Although we do not yet have all of the answers regarding the materials contained in this mask, or the reason that each specific item was chosen, we are on our way to a better understanding of the context of this mask’s creation. Further, this experience has immensely broadened my outlook on the ways in which science, technology, and the arts can work together to draw important cultural conclusions.

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Megan Zembower is the McDermott Intern for African Art at the DMA.

References:
Diamitani, Boureima Tiekoroni.  1999.  Identities, Komo Societies, and Art Among the Tagwa Senufo of Burkina Faso (Doctoral Dissertation).
Diamitani, Boureima T.  “The Insider and the Ethnography of Secrecy:  Challenges of Collecting Data on the Fearful Komo of the Tagwa-Senufo.”  The African Archaeological Review 28, no. 1 (2011):  55-70.
Diamitani, Boureima Tiékoroni.  “Observing Komo among Tagwa People in Burkina Faso:  A Burkinabe Art Historian’s Views.”  African Arts 41, no. 3 (2008):  14-25.

Sketching a Collection

To celebrate the opening of the DMA’s newly renovated Arts of Africa Galleries, we put together something fun.

This video, featuring thirty sketches, highlights the creativity and talent of our visitors and showcases their unique perspectives and imagination.

These drawings were originally hung on a temporary wall on Level 3 in the Museum until late August. We’re lucky to have such talented visitors, and we are pleased to be able to show off some of their work on Uncrated.

 

Gregory Castillo is the Multimedia Producer at the DMA.

30 Minute Dash – Jessica Fuentes

Many visitors, especially those coming with families, often start their visit to the DMA in the Center for Creative Connections (C3), a great starting point because it is located on the first floor, in the heart of the museum, and displays works of art from across the Museum’s diverse collection. However, after starting in C3, visitors tend to ask, “What else should we see while we’re here?” Of course, there could be a multitude of answers to that question, but I think I’ve laid out a nice action plan, using one of my favorite artworks currently on view in C3 as a starting point.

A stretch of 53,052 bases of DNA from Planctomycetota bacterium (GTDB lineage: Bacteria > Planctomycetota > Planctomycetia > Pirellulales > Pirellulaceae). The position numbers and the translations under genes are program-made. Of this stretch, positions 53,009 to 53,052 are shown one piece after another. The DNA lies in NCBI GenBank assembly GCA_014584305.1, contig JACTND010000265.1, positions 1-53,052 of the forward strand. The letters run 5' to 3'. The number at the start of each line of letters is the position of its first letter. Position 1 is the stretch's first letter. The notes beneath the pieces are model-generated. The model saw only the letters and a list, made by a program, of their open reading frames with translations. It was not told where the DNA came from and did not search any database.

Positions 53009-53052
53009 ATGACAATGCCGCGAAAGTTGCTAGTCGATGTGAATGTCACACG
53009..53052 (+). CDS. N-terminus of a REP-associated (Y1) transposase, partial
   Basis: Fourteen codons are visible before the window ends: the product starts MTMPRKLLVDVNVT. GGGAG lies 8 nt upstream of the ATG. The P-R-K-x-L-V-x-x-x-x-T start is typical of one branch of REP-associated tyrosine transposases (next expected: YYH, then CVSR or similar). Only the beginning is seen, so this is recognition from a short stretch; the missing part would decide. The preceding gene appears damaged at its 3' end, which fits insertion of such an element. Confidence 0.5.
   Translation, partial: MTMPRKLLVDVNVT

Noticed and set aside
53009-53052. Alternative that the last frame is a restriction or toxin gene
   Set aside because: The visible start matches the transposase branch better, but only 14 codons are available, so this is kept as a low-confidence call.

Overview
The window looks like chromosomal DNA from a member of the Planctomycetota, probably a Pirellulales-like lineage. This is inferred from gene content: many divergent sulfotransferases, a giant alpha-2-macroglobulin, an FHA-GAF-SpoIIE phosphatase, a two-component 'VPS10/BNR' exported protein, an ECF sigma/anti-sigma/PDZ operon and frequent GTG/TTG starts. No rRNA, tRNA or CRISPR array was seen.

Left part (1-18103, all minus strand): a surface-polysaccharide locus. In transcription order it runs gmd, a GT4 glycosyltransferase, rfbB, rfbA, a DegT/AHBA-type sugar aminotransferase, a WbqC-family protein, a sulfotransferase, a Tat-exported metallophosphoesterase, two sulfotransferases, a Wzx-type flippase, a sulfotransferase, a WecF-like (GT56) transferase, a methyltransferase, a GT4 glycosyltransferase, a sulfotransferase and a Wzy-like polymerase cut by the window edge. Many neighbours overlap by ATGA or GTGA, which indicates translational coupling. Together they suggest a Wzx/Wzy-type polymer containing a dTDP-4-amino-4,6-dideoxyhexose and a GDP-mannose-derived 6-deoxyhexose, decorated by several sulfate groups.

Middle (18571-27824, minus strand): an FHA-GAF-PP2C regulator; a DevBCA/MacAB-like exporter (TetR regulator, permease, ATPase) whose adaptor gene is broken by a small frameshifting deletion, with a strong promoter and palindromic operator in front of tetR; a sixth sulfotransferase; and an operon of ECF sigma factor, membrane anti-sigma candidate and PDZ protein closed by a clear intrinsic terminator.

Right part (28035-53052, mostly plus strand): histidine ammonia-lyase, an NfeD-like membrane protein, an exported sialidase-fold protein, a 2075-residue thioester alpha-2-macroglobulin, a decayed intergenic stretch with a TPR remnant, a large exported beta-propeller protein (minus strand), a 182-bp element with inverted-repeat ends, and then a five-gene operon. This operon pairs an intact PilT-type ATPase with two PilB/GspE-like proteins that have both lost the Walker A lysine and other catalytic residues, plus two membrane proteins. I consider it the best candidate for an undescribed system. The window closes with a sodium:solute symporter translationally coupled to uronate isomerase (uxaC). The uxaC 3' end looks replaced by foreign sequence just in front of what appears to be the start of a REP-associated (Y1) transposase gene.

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In the main C3 Gallery, notice the similarities between The Minotaur by Marcel Dzama and Ram Mask with Feather Cape created by the Kom people of Cameroon. They both depict features of two beings, The Minotaur with the head of a bull and the body of a human, and Ram Mask with Feather Cape with a stylized mask representative of a ram and a cape made of chicken feathers. Taking this idea as a starting point for works to see throughout the Museum, exit C3 and turn right down the main concourse. Headdown the concourse and take the Red Elevator up to the 4th Floor. Upon exiting, turn left and walk through the Native American Art gallery, taking a left into American Art. Then stay to the right and walk to the back corner where the American Silver Gallery is located. In a small case in the center of this gallery you will encounter the beautifully intricate silver Vase (for the Pan-American Exposition, Buffalo, New York.

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Notice the serpentine handles culminating in bird heads and the etched patterns of scrolls and masks. Next, continue to walk around and through the American Gallery and take the small staircase that leads to the African Gallery. At the bottom of the staircase, walk to the far end of the gallery and take a right to find the Helmet mask (kifwebe) and costume.